Does anyone have any experience with a toddler who is terrified with water--my seventeen-month-old completely panics in the tub when we wash his hair and have to rinse. He's okay in the bath generally speaking, he is disturbed mostly by water on his head. He starts to hyperventilate and scurries toward the edge of the tub trying desperately to get out, screaming all done! He was also a baby who hated baths very early on. We've also tried swimming classes that were a disaster. I suspect his main objection is water on his head. Does anyone have any experience with this or tips for me!? Thank you! Tara

My 18 month old son developed a fear of getting his hair washed a couple months ago. He was very afraid of being laid backwards in my arms in the tub and cried and resisted in everyway, twisting out of my arms, which was in itself very dangerous in the slippery tub. I tried a washcloth over his eyes, I tried distracting him. Didn't work. After awhile, I tried getting him to look up (while sitting in tub), and I'd pour the water on his head, getting it to drain completely backwards and not on his face. This worked a couple times, although I had to be VERY quick and he still resisted somewhat.

The last two times I've washed his hair, I have held him laying down across my lap as I sit on the edge of the tub, his head toward the faucet. I run the water, and with my hand I wet his hair. After soaping it up, I use a very large plastic glass to pour water on his head, being careful to not get any water in his eyes/face nor his ears. He still doesn't like it, but when I distract him by saying (in a very calm matter-of-fact normal voice), Curt, where are your eyes? where is your nose? Where's your belly button? he plays the familiar game, and I get my business done. By the time I'm done asking where a few body parts are, I'm done getting the soap out of his hair. Of course, when we are done, I praise him: Ok, all done! Let's dry your hair! Curt, what a good job you did. I know that's kind of scarey for you, but it all worked out-- it wasn't so bad, was it? Good job, sweetheart.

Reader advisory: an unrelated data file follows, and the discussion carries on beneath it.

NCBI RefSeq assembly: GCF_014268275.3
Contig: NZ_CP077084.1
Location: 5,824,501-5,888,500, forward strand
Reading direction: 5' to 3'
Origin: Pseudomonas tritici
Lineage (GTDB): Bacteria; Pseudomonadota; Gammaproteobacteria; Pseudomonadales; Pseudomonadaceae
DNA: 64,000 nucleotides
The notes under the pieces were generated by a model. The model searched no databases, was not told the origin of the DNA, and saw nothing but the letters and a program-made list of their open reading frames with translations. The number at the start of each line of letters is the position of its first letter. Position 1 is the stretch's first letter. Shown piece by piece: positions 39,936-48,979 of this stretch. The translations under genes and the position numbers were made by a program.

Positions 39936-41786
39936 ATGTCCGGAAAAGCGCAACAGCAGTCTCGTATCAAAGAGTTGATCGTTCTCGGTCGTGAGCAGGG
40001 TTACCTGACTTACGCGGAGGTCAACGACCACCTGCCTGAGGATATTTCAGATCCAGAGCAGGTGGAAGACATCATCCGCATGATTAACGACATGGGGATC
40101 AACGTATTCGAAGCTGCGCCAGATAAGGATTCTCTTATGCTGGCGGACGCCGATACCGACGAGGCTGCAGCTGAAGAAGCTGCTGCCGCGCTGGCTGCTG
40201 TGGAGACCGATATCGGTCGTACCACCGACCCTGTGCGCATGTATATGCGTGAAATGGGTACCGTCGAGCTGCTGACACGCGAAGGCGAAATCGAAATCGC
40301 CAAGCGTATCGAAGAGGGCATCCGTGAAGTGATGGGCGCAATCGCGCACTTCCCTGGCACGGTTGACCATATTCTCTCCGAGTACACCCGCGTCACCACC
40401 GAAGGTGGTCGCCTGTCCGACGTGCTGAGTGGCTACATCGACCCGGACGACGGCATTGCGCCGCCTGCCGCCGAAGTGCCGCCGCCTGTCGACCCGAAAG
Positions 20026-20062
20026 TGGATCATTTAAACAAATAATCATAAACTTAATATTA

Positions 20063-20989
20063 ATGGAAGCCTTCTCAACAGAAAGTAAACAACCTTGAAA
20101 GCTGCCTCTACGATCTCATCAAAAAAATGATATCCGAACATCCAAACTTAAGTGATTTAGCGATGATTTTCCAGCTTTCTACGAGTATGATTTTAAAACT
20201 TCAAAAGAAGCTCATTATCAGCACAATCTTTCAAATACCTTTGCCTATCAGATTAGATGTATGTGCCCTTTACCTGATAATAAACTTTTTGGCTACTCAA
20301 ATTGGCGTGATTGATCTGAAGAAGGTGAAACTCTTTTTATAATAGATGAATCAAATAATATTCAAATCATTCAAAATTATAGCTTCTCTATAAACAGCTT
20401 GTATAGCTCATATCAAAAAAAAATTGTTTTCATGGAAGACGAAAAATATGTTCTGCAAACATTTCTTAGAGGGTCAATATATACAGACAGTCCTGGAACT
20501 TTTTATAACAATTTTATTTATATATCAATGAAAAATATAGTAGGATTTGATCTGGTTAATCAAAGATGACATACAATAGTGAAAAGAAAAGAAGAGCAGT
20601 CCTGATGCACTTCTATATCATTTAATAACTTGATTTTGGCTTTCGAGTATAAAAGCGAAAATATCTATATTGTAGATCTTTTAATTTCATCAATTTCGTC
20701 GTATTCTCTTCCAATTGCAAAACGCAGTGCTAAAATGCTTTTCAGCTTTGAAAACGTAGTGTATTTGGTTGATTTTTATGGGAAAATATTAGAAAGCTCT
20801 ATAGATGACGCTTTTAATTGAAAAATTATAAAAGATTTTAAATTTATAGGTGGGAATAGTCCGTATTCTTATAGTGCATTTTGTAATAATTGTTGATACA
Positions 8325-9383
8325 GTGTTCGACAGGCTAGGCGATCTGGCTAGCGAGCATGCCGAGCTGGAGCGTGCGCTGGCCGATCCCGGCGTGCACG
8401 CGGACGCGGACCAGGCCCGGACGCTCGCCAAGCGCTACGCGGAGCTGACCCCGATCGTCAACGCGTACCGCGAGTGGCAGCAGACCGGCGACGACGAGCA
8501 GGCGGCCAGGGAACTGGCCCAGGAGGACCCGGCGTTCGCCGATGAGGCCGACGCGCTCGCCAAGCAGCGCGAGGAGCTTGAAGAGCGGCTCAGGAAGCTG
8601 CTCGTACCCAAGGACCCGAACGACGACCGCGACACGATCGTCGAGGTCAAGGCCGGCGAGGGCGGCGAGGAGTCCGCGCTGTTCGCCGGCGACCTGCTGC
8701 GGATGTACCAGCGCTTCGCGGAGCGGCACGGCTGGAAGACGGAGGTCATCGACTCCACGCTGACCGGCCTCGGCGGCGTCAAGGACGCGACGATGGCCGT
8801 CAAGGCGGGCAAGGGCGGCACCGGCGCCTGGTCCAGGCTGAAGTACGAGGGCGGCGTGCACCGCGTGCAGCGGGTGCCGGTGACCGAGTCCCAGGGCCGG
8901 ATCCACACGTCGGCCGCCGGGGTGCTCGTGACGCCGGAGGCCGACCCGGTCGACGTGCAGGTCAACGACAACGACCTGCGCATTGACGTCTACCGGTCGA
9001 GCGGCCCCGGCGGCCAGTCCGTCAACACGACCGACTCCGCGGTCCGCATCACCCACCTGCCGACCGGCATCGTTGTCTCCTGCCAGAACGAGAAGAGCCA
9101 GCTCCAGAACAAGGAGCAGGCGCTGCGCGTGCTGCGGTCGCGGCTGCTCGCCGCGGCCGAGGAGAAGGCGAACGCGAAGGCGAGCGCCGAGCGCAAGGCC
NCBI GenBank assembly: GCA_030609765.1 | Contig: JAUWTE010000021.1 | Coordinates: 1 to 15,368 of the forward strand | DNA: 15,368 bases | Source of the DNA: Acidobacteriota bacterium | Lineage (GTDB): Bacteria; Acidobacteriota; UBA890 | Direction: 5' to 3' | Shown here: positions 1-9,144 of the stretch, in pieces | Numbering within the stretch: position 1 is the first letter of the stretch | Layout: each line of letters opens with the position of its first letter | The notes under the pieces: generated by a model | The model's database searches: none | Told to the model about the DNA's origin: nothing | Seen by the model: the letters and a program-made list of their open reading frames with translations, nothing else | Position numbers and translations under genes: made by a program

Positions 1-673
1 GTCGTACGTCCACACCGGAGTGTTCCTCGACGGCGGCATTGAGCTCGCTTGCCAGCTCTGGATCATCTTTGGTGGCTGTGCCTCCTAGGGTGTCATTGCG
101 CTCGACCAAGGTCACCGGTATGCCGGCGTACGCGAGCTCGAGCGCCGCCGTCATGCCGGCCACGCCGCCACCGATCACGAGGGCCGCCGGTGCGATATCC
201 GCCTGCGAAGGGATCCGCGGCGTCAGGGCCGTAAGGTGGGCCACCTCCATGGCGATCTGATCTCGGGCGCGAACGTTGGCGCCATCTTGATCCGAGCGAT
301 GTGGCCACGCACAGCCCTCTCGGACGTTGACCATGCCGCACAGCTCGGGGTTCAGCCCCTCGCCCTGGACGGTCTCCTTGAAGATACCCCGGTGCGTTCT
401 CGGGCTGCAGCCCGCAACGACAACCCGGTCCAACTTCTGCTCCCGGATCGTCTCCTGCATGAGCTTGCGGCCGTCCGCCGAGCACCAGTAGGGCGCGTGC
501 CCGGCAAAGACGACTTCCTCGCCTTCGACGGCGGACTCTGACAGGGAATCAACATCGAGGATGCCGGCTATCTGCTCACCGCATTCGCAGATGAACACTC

Be careful to avoid getting water in the ears/eyes/face. Make sure to dry the ears carefully with a Q-tip; water in the ears can be very irritating. Another thing: If possible, running the sink faucet would be better than the tub faucet, as the tub makes a lot of scarey noise. Of course, you could also, just prior to wash time, line up 2 or 3 tall plastic glasses full of warm water to wet and rinse the hair, so no faucet at all is running as you lay her across your lap, head over the tub. This might really help minimize your daughter's fear. I think distracting the child with a familiar game can help a lot also, if she plays along. Maybe a song? Good luck. Peg